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May 17 (Reuters) - Property company British Land said it had reduced the amount of space it was developing before securing tenants to below 4 percent, adding that its London office customers were taking longer to make decisions on moves.
Britain’s second-largest listed developer, which owns Sheffield’s Meadowhall shopping centre and office developments at Paddington Central in London, said it expected uncertainty in the property market to persist for “some considerable” time as Britain negotiates its exit from the European Union.
Financial firms, large occupiers of London offices, need a regulated EU subsidiary to offer their products across the bloc, which could lead some to move work out of Britain if it loses access to the single market.
Against this backdrop, a Deloitte survey published on Wednesday showed that 3.9 million square feet of space was completed over the six months to March 31, marking the highest amount delivered in central London since 2004.
The survey, which showed that a further 28 new construction projects were started in the period, also said that the amount of empty office space in London has jumped over the past 15 months and was likely to rise further this year.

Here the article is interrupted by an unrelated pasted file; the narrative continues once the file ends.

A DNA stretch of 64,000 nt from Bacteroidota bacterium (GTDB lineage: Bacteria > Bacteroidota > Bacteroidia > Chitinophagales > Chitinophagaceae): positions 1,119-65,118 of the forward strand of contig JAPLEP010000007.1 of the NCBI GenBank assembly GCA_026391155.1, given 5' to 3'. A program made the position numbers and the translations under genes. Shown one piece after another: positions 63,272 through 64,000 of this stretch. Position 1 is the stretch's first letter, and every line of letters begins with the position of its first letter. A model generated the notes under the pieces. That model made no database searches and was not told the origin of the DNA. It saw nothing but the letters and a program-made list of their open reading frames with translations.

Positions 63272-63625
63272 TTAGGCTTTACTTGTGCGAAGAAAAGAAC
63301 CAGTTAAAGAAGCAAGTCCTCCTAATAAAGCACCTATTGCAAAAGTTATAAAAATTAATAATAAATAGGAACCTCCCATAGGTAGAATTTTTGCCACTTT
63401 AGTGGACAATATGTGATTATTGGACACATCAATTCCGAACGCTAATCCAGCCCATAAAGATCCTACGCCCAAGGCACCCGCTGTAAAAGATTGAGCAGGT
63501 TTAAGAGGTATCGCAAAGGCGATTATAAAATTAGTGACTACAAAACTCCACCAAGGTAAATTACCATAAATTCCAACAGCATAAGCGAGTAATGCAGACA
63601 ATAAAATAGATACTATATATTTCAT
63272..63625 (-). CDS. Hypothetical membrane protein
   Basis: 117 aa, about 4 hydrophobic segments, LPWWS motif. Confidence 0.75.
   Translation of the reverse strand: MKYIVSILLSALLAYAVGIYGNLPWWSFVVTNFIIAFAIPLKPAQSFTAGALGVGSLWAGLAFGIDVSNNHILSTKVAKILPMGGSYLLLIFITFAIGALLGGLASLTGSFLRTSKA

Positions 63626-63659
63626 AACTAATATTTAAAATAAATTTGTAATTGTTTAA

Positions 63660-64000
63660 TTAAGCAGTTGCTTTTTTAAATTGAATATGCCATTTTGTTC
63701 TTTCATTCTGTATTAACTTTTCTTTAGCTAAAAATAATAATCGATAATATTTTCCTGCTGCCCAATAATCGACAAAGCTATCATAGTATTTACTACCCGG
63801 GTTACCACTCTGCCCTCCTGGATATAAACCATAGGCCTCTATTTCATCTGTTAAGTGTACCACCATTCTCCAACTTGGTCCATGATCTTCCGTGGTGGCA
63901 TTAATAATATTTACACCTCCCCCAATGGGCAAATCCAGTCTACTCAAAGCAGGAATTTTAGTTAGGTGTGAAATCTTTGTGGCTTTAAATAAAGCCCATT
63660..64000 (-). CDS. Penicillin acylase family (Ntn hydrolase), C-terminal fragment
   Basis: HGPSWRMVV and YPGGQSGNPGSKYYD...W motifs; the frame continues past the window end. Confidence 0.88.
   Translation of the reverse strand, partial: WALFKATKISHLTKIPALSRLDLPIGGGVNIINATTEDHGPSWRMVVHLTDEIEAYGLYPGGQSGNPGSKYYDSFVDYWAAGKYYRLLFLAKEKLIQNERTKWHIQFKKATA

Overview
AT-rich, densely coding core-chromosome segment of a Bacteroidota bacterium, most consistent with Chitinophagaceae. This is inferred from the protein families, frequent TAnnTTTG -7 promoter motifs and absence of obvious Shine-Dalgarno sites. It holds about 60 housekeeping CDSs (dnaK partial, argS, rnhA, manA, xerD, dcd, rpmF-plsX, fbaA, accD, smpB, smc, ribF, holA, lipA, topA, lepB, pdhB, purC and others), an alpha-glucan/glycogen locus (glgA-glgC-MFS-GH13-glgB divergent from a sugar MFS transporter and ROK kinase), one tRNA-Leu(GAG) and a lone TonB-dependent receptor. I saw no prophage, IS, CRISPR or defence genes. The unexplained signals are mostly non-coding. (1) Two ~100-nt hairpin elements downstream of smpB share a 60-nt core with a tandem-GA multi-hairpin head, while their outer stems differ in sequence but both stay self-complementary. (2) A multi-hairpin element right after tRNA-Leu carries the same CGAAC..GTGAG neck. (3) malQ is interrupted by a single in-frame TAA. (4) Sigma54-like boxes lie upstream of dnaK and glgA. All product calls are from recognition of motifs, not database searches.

British Land said on Wednesday the amount of space it was building without secured tenants was cut to reduce its exposure to such higher risk projects in what it termed as “uncertain markets”. The figure had been five percent six months ago.
“London occupiers, particularly financial institutions, are making contingency plans but there is a wide range of possible outcomes here,” it said.
The company’s underlying profit jumped 7.4 percent to 390 million pounds ($504 million) in the year ended March 31, but its EPRA net asset value - a key industry metric that reflects the value of a firm’s buildings - slipped 0.4 percent to 915 pence per share.
British Land sold off property worth 1.5 billion pounds during the period, including the disposal of its 50 percent stake in London’s famed Leadenhall Building, known more popularly as the Cheesegrater because of its distinctive shape.
The deal, struck earlier this year and that fetched the company and Oxford Properties 1.15 billion pounds collectively, is expected to close this month.
The company also announced a final quarterly dividend of 7.3 pence, up 3 percent, and proposed a first-quarter dividend of 7.52 pence.
Its shares dipped 1 percent in early trade. ($1 = 0.7744 pounds) (Reporting by Esha Vaish in Bengaluru; Editing by Louise Heavens and Keith Weir)